The Town Council in Watertown has voted to urge the state's largest insurer to withdraw its support of the Anti-Defamation League's No Place for Hate program.
In a meeting Tuesday night, the council also voted unanimously to send a letter Abraham Foxman, the league's national head, formally requesting he appear before the council to clear up what some called ambiguities in the ADL's previous statements regarding the acknowledgement of the Armenian Genocide of 1915 to 1923.
These moves come after John J. Curley, a Senior Vice President of Government Affairs for Blue Cross, told town officials and a crowd of 60 that the company does not intend to end its relationship with the program.
Curley said he and company executives met with leaders from the ADL New England office last month seeking clarity on the issue and now feel comfortable with the assurances they received over league's position on the Armenian Genocide.
"Our relationship is with the local ADL and we're very satisfied with the response we got," said Curley. "If it was ambiguous, we would have ended our partnership," he said.
Council President Clyde L. Younger, Vice-President Mark Sideris and Councilor Jonathan Hecht implored Blue Cross to join the Town Council in approaching the national ADL leadership for clarification on the league's stance.
"Getting involved in national and international politics is not something we do" said Curley.
Curley did note the company was "not pleased with the tone and tenor" of an August 22 written statement by Foxman that was posted briefly on the New England chapter's website.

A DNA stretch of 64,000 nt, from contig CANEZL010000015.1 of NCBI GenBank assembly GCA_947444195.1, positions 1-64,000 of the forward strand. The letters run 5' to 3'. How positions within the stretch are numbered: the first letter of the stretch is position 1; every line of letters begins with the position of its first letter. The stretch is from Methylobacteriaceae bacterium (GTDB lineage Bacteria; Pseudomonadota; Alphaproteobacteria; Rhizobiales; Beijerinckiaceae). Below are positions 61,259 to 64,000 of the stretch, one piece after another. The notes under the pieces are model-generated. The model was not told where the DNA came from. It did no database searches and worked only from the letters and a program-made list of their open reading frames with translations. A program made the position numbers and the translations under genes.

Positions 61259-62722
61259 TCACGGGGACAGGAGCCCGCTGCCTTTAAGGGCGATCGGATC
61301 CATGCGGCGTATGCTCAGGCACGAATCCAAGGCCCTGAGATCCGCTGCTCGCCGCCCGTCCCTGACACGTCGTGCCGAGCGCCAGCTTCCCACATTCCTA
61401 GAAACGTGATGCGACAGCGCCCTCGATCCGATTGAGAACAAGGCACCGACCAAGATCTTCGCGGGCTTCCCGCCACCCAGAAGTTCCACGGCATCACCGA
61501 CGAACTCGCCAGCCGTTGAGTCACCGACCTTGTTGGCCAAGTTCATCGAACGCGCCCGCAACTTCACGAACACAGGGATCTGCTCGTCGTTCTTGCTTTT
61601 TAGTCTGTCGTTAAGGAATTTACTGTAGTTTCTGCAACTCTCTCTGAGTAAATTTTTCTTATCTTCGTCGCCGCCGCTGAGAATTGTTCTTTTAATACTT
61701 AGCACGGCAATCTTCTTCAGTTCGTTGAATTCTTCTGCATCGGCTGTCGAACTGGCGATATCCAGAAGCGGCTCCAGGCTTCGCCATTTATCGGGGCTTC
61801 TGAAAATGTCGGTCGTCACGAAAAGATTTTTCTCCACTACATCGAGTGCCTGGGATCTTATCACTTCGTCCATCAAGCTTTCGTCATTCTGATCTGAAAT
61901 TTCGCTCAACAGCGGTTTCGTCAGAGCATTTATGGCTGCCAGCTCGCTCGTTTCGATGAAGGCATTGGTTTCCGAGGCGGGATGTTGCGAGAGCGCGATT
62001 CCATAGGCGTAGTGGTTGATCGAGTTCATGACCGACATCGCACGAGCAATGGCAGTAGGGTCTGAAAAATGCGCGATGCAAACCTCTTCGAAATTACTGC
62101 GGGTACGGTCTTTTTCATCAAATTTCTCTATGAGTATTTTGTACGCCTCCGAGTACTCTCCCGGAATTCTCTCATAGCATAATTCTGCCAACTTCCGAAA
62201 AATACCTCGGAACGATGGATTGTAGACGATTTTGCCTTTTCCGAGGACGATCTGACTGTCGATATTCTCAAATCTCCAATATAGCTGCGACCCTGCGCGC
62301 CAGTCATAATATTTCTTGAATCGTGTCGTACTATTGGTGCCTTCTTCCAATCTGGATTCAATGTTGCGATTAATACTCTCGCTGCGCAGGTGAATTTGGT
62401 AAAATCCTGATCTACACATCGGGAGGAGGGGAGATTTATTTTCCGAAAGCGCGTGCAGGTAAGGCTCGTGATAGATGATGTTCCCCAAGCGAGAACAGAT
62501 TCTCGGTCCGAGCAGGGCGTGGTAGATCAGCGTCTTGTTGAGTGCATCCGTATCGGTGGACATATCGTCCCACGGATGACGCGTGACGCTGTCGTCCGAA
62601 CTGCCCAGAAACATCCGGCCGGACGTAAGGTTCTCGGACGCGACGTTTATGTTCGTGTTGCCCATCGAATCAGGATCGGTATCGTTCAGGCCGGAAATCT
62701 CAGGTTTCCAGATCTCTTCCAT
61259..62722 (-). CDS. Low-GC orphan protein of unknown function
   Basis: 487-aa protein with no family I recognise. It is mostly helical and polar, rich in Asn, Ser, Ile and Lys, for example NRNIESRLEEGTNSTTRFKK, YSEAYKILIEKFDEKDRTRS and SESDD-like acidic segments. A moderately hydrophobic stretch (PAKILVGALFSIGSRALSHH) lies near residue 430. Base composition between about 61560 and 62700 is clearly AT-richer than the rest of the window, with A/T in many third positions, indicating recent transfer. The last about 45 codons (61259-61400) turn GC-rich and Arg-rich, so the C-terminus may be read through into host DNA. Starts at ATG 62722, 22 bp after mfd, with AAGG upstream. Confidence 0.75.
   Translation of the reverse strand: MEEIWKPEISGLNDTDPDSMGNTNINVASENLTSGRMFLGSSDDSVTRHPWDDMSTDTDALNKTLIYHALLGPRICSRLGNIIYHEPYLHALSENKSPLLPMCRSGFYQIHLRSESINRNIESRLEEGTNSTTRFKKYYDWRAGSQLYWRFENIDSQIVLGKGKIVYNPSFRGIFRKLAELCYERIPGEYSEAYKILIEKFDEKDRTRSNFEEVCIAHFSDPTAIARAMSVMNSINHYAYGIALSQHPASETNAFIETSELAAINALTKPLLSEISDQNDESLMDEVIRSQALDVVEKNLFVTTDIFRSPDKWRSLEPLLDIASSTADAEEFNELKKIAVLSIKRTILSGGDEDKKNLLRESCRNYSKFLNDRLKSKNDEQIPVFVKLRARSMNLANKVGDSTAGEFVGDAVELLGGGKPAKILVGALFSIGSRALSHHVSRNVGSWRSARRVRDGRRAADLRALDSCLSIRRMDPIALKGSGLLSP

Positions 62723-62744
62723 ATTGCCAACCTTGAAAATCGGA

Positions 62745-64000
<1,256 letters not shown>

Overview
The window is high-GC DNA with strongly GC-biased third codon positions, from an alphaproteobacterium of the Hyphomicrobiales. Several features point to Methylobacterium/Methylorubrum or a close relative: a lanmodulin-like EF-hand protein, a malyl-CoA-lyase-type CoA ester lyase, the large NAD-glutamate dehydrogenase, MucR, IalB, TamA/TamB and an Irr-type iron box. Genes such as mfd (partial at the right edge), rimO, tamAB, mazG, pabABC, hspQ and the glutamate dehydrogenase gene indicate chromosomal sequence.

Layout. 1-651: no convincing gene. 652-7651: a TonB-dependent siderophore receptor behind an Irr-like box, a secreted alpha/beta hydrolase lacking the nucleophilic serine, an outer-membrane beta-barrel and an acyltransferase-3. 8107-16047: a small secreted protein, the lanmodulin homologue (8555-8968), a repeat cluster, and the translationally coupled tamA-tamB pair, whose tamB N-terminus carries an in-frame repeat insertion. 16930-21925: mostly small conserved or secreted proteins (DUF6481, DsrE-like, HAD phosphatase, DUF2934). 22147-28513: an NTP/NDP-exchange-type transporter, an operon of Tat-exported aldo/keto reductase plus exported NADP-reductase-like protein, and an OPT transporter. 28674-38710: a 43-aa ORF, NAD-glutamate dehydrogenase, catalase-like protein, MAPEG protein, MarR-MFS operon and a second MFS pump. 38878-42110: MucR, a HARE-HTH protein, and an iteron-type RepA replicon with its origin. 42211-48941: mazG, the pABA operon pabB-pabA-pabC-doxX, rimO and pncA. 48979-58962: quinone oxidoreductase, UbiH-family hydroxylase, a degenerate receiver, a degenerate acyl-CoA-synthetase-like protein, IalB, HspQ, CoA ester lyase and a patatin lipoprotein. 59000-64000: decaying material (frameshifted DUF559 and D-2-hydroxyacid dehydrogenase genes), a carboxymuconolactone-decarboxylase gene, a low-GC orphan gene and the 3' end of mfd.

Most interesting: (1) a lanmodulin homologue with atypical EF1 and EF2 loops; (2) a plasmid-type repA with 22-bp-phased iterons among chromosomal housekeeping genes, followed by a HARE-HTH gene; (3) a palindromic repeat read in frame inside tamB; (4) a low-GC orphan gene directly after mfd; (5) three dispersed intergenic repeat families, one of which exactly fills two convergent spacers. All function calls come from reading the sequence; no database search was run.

"There is simply no basis for the false accusation that we engage in any form of genocide denial, and we believe this characterization of ADL crosses the boundary of acceptable criticism and falls into the category of demonization," Foxman's statement read.
"It was not helpful," Curley said.
Local ADL leaders have been disatisfied with the national group's statements on the genocide, saying the national office did not go far enough in acknowledging the atrocities. In August 2007, Foxman sought to clear up controversy by issuing a statement.
"We have never negated but have always described the painful events of 1915-1918 perpetrated by the Ottoman Empire against Armenians as massacres and atrocities," Foxman said in that 2007 statement. But upon reflection, Foxman continued, "the consequences of those actions were indeed tantamount to genocide."
Tuesday night, Councilor Vincent Piccirilli said the lingering gap between what the local ADL leaders and national leadership have said about whether the slaughter of 1.5 million Armenians at the hands of Ottoman Turks constitutes genocide is at the heart of the outrage expressed by many local Armenian Americans and their supporters.
"Most of the citizens of Watertown are somewhat dismayed with the talking around the issue and the failure to come clean," said Piccirilli. "This kind of two-faced action and statement is not" helpful to resolving the dispute. "All the citizens of Watertown are tired of this."